While many of you know about the iPhone X, you’ve been pronouncing its name wrong. Although it is an X, Apple originally intended it to be pronounced as the roman numeral ten, rather than a letter of the alphabet.
This is similar to when the company shifted from Mac OS 9 to Mac OS 10, at that time also using the roman numeral ten in promotional materials leading most people to call it Mac OS EX.
Now they’ve since remedied that issue by changing the name of the Macintosh operating system to simply macOS. However, they decided to reuse the roman numeral ten with the iPhone, and again causing the same sort of pronunciation issues that Mac OS X had.
There was an extra layer of confusion with the iPhone since Apple didn’t release the device in sequential order. There was the iPhone 7, iPhone 8, and then an iPhone model with a letter in its name rather than a number, something Apple has never done in the iPhone’s history.
It makes more sense to conclude that the X symbol is pronounced X rather than ten but why would there be an iPhone 10 if there was no iPhone 9, and why would Apple use a roman numeral to represent ten instead of the actual number like they’ve been doing with every other iPhone ever.
The issue was that Apple broke from the traditional iPhone naming scheme they’d been using for years. The question many of you are probably wondering is why? I’m going to tell you exactly why.
It’s because Apple prioritizes appealing marketing over-analytical reasoning. Why do they call their set-top box the Apple TV?
Even though people who hear that name for the first time assume it’s an actual television set made by Apple, rather than a box that connects to your existing TV. They still gave it that name since Apple TV sounds much cooler than just Apple’s box.
There are many examples of this like with the iPod or Apple Pencil, whose names can either be misunderstood or misinterpreted since people don’t refer to music players as pods or styluses as pencils. Despite this logical disconnect, Apple still uses the names, and that’s exactly what happened with the iPhone 10.
By understanding that approach Apple takes to naming their products, it helps us understand why Apple was so eager to call their 2017 smartphone the iPhone 10, and skipping the number 9 completely.
There was a significance to the 2017 iPhone release that no other model ever had. First, it was the device’s tenth anniversary, the original iPhone was released in 2007, and so Apple felt the need to commemorate the occasion in 2017.
Second, the iPhone 10 represented a completely new era in the device’s history. It was the most radical change ever made to the iPhone, and it would also be accompanied by a radical new price point of $1,000. Up from the previous iPhone 7’s $650 price.
It’s safe to say that the iPhone 10’s release was anything but a routine update and it was up to Apple to communicate the significance of the 2017 model.
That’s exactly why they broke from tradition and named it the iPhone 10, bypassing the number 9. It’s also why they used the roman numeral 10, even though Apple had never used a roman numeral for an iPhone before, and knowing it would likely be mispronounced EX. Those things were all irrelevant.
Does it matter if people call it the iPhone X or the iPhone 10? Either way, it communicates the point that this iPhone is completely different than anything Apple has done before and is certainly not a routine update.
Whereas calling it the iPhone 9, wouldn’t have been as effective in conveying that message. Now even though Apple went from the iPhone 8 to the iPhone 10, and then 11, people still expected them to use the name iPhone 9 at some point.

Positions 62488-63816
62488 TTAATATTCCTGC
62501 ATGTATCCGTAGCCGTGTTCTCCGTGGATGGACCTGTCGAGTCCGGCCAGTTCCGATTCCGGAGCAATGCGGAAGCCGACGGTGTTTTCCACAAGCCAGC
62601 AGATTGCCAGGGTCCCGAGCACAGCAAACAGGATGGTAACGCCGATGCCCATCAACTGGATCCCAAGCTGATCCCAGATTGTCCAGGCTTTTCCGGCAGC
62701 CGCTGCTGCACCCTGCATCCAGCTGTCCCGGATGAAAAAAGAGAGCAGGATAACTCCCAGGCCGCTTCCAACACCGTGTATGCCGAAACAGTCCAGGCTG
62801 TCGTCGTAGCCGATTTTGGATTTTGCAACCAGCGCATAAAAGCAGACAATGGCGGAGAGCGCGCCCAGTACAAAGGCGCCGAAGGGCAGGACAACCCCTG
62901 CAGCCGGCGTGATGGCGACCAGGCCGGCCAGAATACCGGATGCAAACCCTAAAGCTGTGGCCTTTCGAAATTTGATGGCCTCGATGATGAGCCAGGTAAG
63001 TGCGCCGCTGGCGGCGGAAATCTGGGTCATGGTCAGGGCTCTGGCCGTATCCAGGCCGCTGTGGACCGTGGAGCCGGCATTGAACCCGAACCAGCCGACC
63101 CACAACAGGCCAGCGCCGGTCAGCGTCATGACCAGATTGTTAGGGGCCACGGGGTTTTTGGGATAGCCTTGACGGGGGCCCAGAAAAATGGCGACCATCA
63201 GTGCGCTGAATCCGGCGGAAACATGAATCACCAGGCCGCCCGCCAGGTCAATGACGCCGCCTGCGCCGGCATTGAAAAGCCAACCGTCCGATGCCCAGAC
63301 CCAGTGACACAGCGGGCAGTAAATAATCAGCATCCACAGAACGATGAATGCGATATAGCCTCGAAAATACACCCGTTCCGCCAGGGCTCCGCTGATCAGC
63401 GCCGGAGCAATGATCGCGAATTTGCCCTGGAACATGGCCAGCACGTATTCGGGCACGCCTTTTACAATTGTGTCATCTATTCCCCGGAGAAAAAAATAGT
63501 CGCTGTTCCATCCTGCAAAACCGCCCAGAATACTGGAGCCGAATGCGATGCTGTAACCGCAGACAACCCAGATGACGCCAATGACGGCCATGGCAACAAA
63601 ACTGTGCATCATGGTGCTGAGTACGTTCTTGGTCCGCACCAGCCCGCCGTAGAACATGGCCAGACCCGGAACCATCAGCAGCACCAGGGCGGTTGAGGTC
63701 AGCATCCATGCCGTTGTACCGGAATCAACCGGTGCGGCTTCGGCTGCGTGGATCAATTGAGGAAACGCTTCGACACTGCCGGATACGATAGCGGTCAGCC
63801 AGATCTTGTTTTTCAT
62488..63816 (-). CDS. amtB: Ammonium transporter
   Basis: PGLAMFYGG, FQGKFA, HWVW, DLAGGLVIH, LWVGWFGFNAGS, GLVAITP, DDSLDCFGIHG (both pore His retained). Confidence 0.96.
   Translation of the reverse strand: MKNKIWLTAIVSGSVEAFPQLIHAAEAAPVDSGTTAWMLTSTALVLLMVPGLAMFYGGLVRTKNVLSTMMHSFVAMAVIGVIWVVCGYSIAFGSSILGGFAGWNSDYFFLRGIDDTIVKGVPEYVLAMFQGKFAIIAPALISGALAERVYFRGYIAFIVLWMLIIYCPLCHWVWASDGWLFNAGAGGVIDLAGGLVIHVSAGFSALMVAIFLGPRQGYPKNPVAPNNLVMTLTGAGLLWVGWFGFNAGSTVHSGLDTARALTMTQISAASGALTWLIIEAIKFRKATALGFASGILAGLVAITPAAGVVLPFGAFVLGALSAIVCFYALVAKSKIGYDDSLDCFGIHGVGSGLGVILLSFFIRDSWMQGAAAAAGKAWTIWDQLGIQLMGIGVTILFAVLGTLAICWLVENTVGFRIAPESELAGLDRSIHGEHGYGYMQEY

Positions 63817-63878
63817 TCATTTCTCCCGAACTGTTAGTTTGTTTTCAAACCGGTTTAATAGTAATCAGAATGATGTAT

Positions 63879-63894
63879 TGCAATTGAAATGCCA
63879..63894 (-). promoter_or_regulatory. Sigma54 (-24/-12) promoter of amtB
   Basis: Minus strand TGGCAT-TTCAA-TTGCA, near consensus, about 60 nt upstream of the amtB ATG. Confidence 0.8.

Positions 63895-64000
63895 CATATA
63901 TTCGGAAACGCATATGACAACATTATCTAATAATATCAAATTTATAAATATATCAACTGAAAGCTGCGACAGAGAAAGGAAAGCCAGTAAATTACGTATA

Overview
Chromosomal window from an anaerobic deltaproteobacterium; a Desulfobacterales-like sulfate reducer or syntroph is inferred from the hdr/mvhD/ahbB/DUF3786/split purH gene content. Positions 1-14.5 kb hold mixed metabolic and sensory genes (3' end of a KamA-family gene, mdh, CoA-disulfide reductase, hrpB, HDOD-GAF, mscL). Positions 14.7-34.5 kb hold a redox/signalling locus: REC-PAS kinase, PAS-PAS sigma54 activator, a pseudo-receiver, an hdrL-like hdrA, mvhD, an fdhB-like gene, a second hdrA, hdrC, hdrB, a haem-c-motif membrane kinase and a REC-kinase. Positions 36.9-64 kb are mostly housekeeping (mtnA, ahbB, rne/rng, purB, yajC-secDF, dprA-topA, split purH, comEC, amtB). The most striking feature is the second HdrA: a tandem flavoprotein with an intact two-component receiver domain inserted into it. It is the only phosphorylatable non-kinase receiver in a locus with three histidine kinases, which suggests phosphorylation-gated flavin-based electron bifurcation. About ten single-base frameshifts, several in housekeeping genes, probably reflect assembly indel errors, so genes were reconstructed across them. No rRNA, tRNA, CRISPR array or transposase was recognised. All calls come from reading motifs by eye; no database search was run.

That is why rumors of an iPhone 9 model circulated regularly near the end of 2019 and the beginning of 2020. We knew Apple was working on a new budget iPhone, but we were unsure of the name.
Many people thought it would be a new iPhone SE since it’s rumored $400 price point would be the same as the SE model in 2016 but most people were referring to the budget model as the iPhone 9.
When it was revealed by Apple earlier this year, people were surprised that they named it iPhone SE suggesting that Apple should’ve filled the gap in the iPhone’s sequential history by calling it iPhone 9 instead. Those people failed to recognize the fact that Apple doesn’t restrict themselves to logical reasoning when naming products.
They care much more about effective and appealing marketing since that’s what drives the bottom line. By calling their new $400 budget smartphone the iPhone SE, it makes much more sense from a marketing perspective. Imagine the confusion over a newly released iPhone 9.
First, it suggests that the model was released between the iPhone 8 and 10, which would already make it three years old in the minds of customers. When in reality, it’s a new device.
Plus, Apple uses numbers for their more premium iPhone models but the SE isn’t a premium device, it’s a budget model intended to appeal to a completely different market than the iPhone 8, 10, or 11. If you’re bothered by Apple skipping the iPhone 9, I’m about to make you even more uncomfortable because that isn’t the only number Apple has skipped in the iPhone’s history.
If you remember back to 2007, there was the original iPhone, and then the iPhone 3G, 3GS, and 4. There was never an iPhone 2, and technically there was never an iPhone 3 either since the 3G name came from the device is enabled to run on carrier’s faster 3G networks. Apple didn’t adopt sequential numeric names for the iPhone until the 4.
The fact that the third-generation model was called the 3GS, was just a coincidence. Now we all know Apple didn’t backtrack and release an iPhone 2 just for the sake of filling that number gap, and the same will happen with the iPhone 9.
It’ll just be another one of those interesting quirks in the iPhone’s history that will continue to be discussed and debated for years to come.